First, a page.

What is the renal replacement method of first choice for intensive care patients?J Am Soc Nephrol. 2001 Feb; 12 Suppl 17:S40-3.JA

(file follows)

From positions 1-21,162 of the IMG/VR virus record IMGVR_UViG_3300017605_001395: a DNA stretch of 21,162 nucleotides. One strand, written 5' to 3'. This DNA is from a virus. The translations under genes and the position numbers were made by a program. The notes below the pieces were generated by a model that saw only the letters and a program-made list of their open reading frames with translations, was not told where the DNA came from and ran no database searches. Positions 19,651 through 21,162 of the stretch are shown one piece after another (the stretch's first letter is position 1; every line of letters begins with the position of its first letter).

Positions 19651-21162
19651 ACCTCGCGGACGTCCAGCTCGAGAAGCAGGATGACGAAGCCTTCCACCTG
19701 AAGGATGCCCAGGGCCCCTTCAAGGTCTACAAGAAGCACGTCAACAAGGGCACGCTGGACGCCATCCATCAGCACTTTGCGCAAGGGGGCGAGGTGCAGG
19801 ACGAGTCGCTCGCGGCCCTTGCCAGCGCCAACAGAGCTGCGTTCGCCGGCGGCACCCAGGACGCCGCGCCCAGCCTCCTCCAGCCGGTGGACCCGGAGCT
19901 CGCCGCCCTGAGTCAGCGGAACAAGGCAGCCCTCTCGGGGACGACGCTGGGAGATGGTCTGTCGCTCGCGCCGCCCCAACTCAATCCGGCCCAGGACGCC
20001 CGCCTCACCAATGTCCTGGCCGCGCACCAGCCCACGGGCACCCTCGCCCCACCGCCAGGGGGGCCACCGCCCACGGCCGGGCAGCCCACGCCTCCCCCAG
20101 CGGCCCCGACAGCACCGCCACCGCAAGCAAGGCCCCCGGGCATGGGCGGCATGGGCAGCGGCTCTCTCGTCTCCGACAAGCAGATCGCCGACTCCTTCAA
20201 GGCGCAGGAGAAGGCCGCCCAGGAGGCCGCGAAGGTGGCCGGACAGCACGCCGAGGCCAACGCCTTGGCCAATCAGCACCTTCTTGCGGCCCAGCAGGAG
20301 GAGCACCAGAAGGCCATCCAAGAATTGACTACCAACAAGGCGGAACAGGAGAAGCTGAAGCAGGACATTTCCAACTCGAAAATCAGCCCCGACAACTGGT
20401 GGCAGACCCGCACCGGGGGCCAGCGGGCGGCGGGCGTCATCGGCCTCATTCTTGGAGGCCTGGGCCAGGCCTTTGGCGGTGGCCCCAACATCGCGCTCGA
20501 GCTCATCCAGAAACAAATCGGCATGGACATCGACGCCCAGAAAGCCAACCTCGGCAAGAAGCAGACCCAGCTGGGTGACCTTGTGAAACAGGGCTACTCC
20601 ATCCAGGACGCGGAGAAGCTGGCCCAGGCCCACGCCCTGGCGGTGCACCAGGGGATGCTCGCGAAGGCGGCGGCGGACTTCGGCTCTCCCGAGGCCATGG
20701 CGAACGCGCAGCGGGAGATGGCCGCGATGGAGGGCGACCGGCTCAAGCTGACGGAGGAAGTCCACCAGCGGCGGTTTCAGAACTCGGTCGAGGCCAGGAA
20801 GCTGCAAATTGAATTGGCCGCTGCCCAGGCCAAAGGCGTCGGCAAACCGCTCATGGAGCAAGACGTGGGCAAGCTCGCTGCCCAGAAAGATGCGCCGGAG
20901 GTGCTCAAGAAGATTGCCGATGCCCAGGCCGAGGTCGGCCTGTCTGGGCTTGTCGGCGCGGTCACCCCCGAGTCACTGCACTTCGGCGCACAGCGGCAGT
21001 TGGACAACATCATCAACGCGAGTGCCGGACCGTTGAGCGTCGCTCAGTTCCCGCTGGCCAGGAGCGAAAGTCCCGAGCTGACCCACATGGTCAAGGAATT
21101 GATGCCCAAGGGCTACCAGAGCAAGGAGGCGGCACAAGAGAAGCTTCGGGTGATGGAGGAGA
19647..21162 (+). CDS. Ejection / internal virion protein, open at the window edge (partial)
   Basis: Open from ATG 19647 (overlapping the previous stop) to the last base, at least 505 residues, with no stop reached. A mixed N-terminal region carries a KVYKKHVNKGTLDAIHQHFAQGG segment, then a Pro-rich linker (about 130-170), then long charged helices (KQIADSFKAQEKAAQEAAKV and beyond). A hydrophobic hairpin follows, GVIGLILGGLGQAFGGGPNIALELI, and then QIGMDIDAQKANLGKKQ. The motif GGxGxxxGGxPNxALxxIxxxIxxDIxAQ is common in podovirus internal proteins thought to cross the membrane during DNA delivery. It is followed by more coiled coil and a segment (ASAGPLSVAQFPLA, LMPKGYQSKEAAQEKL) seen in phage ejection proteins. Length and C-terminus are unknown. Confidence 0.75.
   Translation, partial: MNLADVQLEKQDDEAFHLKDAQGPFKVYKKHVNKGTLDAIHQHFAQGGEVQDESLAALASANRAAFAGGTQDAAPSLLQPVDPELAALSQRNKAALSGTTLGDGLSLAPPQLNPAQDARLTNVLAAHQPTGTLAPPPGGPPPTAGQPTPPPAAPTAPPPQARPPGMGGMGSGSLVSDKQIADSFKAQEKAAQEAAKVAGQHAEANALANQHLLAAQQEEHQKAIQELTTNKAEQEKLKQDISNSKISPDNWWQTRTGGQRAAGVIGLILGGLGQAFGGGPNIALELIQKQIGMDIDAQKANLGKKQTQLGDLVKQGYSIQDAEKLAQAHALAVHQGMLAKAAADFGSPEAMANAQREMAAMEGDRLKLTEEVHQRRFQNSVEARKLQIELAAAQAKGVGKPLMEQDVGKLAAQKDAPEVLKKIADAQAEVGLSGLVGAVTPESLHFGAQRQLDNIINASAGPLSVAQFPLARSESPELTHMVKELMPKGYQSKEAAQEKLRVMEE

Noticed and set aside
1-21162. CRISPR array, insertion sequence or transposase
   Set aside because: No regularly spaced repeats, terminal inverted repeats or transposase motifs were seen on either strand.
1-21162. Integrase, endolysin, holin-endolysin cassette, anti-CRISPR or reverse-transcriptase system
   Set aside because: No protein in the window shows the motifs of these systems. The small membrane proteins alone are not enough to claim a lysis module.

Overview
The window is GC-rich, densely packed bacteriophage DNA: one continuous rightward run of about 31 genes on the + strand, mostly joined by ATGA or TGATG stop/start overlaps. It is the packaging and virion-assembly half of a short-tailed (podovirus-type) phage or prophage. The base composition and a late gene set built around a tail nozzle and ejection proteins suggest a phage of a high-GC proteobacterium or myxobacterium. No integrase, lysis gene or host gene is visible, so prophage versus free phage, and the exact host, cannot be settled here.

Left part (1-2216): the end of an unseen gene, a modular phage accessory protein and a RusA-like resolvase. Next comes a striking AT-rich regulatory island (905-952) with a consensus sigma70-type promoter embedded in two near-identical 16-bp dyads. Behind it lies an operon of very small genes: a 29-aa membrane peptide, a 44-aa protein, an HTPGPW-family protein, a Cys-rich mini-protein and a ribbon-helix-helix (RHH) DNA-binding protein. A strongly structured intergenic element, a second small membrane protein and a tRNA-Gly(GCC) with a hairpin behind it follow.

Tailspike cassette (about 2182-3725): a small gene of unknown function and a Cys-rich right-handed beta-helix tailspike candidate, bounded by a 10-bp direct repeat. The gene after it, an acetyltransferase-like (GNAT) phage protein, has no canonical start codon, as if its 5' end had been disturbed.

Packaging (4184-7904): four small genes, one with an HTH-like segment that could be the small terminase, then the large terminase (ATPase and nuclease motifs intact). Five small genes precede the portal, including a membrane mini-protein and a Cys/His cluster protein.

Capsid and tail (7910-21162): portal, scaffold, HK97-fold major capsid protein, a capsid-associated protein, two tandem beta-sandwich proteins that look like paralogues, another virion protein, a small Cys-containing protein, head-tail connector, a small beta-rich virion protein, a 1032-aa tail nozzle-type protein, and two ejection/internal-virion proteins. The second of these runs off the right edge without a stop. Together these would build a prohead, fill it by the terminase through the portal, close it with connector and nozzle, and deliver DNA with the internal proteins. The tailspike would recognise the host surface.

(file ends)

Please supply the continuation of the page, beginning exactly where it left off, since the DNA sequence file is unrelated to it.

Renal replacement therapy for the patient with acute renal failure on the intensive care unit can be offered in several different formats: intermittent hemodialysis (IHD), continuous renal replacement therapy (CRRT), and slow low-efficient daily dialysis (SLEDD). It is frequently claimed that CRRT offers several advantages over IHD, but most of these, such as correction of metabolic acidosis, better recovery of renal function, better clinical outcome due to application of biocompatible dialysis membranes, correction of malnutrition, and better removal of cytokines, are not corroborated by the results of controlled prospective studies. There is also no evidence that CRRT results in a better survival, compared with IHD. The only potential advantages of CRRT that stood the test of clinical evaluation (hemodynamic stability, correction of hypervolemia, better solute removal) can be offered as well by SLEDD. In addition, the latter strategy is less expensive because the same infrastructure is used as for IHD, while the patient is not immobilized continuously, which leaves time free for other activities such as nursing care and technical investigations. SLEDD is a relatively young technique, so thorough clinical studies are lacking. Nevertheless, the hypothesis is proposed that SLEDD offers a valuable alternative to the classical dialysis strategies, applied in the intensive care patient.